1 My brethren, do not hold the faith of our Lord Jesus Christ, the Lord of glory, with partiality. 2 For if there should come into your assembly a man with gold rings, in fine apparel, and there should also come in a poor man in filthy clothes, 3 and you pay attention to the one wearing the fine clothes and say to him, “You sit here in a good place,” and say to the poor man, “You stand there,” or, “Sit here at my footstool,” 4 have you not shown partiality among yourselves, and become judges with evil thoughts?
5 Listen, my beloved brethren: Has God not chosen the poor of this world to be rich in faith and heirs of the kingdom which He promised to those who love Him? 6 But you have dishonored the poor man. Do not the rich oppress you and drag you into the courts? 7 Do they not blaspheme that noble name by which you are called?
8 If you really fulfill the royal law according to the Scripture, “You shall love your neighbor as yourself,” you do well; 9 but if you show partiality, you commit sin, and are convicted by the law as transgressors. 10 For whoever shall keep the whole law, and yet stumble in one point, he is guilty of all. 11 For He who said, “Do not commit adultery,” also said, “Do not murder.” Now if you do not commit adultery, but you do murder, you have become a transgressor of the law. 12 So speak and so do as those who will be judged by the law of liberty. 13 For judgment is without mercy to the one who has shown no mercy. Mercy triumphs over judgment.

Mark 12:1-12

The Parable of the Wicked Vinedressers
 1 Then He began to speak to them in parables: “A man planted a vineyard and set a hedge around it, dug a place for the wine vat and built a tower. And he leased it to vinedressers and went into a far country. 2 Now at vintage-time he sent a servant to the vinedressers, that he might receive some of the fruit of the vineyard from the vinedressers. 3 And they took him and beat him and sent him away empty-handed. 4 Again he sent them another servant, and at him they threw stones, wounded him in the head, and sent him away shamefully treated. 5 And again he sent another, and him they killed; and many others, beating some and killing some. 6 Therefore still having one son, his beloved, he also sent him to them last, saying, ‘They will respect my son.’ 7 But those vinedressers said among themselves, ‘This is the heir. Come, let us kill him, and the inheritance will be ours.’ 8 So they took him and killed him and cast him out of the vineyard.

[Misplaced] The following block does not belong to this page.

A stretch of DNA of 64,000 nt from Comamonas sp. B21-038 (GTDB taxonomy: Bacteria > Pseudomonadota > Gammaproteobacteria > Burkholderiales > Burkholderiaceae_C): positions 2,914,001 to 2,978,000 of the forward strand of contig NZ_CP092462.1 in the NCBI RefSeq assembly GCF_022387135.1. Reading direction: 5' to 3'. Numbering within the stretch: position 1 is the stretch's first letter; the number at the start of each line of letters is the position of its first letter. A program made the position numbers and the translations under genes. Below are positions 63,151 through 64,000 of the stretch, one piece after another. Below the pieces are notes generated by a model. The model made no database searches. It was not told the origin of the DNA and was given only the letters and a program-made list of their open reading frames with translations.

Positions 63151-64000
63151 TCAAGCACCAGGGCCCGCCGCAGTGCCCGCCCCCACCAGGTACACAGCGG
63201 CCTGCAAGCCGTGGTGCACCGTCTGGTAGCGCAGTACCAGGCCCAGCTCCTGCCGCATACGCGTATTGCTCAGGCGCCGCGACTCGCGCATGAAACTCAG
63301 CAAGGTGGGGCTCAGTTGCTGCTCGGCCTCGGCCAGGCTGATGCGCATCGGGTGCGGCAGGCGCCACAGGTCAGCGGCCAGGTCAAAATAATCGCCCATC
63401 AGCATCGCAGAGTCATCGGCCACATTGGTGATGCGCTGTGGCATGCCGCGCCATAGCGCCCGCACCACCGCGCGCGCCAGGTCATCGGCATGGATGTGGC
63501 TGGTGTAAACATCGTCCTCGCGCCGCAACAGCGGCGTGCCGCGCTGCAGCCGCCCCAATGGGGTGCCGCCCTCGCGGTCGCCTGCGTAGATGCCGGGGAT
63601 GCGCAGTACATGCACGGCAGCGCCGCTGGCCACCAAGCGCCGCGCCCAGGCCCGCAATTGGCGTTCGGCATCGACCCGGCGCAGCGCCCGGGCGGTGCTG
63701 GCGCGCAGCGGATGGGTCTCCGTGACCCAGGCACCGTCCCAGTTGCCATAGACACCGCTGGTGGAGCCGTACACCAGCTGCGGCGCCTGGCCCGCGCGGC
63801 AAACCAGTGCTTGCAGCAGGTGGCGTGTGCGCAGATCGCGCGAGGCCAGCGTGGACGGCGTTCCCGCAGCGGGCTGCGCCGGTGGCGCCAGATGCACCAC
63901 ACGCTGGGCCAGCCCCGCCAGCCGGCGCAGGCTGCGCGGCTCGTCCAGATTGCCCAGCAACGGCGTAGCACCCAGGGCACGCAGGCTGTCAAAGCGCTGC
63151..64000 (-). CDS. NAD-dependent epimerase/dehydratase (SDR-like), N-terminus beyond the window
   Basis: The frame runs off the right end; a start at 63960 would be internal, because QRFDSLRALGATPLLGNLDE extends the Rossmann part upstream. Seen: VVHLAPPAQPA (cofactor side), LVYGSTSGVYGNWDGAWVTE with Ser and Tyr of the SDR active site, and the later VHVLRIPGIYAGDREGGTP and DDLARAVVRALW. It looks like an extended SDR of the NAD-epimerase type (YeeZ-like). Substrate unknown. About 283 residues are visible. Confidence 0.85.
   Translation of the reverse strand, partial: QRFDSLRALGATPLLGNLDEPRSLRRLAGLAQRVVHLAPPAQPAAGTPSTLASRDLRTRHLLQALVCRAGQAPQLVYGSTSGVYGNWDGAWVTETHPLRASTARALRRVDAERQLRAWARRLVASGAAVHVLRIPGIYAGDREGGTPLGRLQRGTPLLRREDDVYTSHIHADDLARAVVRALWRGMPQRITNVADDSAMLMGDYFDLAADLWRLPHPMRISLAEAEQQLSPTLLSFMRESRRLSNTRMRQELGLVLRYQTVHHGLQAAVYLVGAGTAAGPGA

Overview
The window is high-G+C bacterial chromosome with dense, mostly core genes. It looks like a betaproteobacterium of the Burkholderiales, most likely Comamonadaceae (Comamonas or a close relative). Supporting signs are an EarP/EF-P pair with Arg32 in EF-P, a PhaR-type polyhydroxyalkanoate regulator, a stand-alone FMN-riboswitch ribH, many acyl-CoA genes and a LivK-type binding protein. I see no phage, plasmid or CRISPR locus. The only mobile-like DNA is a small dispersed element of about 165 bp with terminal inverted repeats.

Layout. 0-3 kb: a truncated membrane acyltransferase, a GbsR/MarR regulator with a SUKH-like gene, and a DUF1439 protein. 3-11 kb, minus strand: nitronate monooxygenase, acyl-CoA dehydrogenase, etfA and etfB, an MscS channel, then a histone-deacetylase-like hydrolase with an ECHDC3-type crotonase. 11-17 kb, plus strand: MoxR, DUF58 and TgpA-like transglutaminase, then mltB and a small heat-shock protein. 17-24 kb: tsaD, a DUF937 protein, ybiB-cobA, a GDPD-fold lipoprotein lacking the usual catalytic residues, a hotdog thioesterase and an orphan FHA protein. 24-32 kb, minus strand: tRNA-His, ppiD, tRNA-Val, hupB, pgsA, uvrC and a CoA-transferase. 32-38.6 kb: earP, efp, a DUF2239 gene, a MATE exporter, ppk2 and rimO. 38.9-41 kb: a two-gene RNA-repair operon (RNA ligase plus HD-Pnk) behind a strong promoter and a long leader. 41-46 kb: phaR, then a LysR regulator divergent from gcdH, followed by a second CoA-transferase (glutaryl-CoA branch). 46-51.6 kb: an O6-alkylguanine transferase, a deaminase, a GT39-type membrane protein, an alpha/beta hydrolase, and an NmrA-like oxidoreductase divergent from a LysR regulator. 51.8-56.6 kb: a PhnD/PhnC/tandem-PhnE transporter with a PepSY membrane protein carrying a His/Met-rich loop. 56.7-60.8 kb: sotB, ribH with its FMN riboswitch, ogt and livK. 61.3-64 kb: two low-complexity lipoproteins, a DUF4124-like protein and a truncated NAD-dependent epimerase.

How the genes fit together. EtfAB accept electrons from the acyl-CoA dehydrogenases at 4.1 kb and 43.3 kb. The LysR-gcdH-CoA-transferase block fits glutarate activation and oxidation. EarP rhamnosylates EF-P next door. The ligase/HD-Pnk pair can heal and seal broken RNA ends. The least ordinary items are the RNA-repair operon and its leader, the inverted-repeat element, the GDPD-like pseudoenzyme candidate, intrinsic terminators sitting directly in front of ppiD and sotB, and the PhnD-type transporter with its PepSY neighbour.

9 “Therefore what will the owner of the vineyard do? He will come and destroy the vinedressers, and give the vineyard to others. 10 Have you not even read this Scripture:

      ‘ The stone which the builders rejected
      Has become the chief cornerstone.
       11 This was the LORD’s doing,
      And it is marvelous in our eyes’?”
 12 And they sought to lay hands on Him, but feared the multitude, for they knew He had spoken the parable against them. So they left Him and went away.

The PodCast is always different than the blog article.


  1. These posts are the ones I enjoy the most. I am an Orthodox Christian in the Kansas City are and I am a Police Officer, my Priest is great at understanding and helping were he can. Thank you for your service.

  2. Thank you, Father, for this wonderful post. I've been a priest for only 4 years, but I've been a dispatcher for the Paterson Police Department in New Jersey's 3rd largest city for over 27 years now, and have continued to work in that capacity in addition to my pastoral duties.

    Few people outside of the field realize the emotional stress that public safety workers (including the dispatchers) must endure on a daily basis. It's regarded by mental health professionals to be the psychological equivalent of a battlefield experience, but a burden that must be carried for 25 years or more. Unfortunately, just like in battle, the scars often last a lifetime.

    The work of the Chaplain is indispensable, but sadly not every police/fire/EMS agency utilizes them as much as they should. In some cases, they're honorary appointments with no real duties to perform. For those who truly serve, I pray that the Lord will give them the strength to continue. Speaking as one who has been on both sides of the fence so to speak, I can tell you that their work is appreciated beyond words.